|Great view at E. Carroll Joyner Park in Wake Forest|
The afternoons have gotten really hot and steamy in my area, so getting outside to paint early in the day is a priority for me. Evenings could work, but I’ve found it tricky to time that well with the setting sun. In the morning the heat starts to arrive, but at least there’s enough light to work with!
I had an idea for a good spot at the great park near us that would allow me to study atmospheric perspective. I was super excited when I got there to find the perfect spot next to a tall tree that provided shade. Well, it provided shade for part of the time — after about an hour and a half I became aware of the fact that I was starting to cook out there. I was so absorbed in painting that it took me awhile to notice, but my nice shade tree was no longer protecting me from the glaring sun. I think it’s time to order that plein air umbrella I have my eye on…
After sketching a thumbnail to get familiar with the shapes in the scene and the light and shadow patterns, I mapped out the basic shapes on the canvas panel. Then I blocked in some average colors that helped me see color and value relationships. I was dubious about that wall of blue-grey that represented the distant tree line, but I kept moving ahead with it to see what would happen.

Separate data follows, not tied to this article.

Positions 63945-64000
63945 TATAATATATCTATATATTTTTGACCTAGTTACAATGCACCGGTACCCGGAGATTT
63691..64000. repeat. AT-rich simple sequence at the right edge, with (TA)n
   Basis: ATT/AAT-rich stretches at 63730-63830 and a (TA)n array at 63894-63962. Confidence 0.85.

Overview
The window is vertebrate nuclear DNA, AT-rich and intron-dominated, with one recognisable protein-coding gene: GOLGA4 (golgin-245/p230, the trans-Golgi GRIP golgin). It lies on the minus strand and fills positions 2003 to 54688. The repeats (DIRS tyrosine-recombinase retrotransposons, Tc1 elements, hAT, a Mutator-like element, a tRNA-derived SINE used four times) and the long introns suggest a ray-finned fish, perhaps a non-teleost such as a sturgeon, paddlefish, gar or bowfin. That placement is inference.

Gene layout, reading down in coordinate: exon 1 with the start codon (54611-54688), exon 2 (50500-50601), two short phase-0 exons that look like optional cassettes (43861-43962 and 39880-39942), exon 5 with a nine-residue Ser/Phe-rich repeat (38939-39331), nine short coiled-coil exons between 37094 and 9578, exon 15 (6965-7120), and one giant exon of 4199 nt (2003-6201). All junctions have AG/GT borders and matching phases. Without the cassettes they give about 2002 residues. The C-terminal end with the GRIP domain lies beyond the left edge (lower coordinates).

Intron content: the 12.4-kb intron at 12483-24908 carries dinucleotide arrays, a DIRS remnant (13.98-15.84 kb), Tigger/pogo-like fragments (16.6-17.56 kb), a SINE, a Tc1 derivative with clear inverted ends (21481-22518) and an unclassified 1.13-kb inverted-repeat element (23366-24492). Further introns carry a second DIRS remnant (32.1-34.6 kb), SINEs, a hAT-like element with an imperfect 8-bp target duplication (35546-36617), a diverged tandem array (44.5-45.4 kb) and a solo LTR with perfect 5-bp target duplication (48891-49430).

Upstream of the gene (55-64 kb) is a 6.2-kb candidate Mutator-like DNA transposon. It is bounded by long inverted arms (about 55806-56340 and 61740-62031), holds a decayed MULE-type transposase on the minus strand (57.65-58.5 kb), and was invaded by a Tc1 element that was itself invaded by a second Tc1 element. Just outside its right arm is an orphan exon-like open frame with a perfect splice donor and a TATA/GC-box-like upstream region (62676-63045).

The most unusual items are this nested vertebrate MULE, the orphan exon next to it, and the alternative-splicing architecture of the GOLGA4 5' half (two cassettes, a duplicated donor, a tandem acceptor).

|Average colors and values blocked in|
Those distant trees are my favorite part of the painting, so I’m glad I stuck with the color there. My intention with this session was to study the effects of light in the landscape and to mix reasonably good colors with this set palette I’m trying out. I wasn’t too concerned with making a great composition, just wanted to paint a scene that I was excited about in general.
The palette I took this outing was:
- cadmium yellow light
- cadmium orange
- cadmium red medium
- transparent earth red
- viridian hue
- ultramarine blue deep
- burnt umber
- titanium white
- ivory black
I found it pretty easy to use for quick color mixing. The transparent earth red and viridian hue made a good deep green. If I were going to do a big sky, it might be nice to add in phthalo blue. I have so many colors that I really like and are useful to have, but carrying all that weight on my back adds up! I can see how some parts of the year a different group of colors could make mixing more efficient. I’m imagining that in the fall and winter, having some purple and yellow ochre would be convenient.
|“Park Vista”, 8×10 oil on canvas panel|
Aside from the heat near the end, this was a great session of outdoor painting. I felt less rushed and more clear about my process than some of the others. And one of the best parts was that by wrapping up at 9:30, I had almost the whole day still in front of me and felt energized by the feeling of accomplishment. Gotta remember that feeling!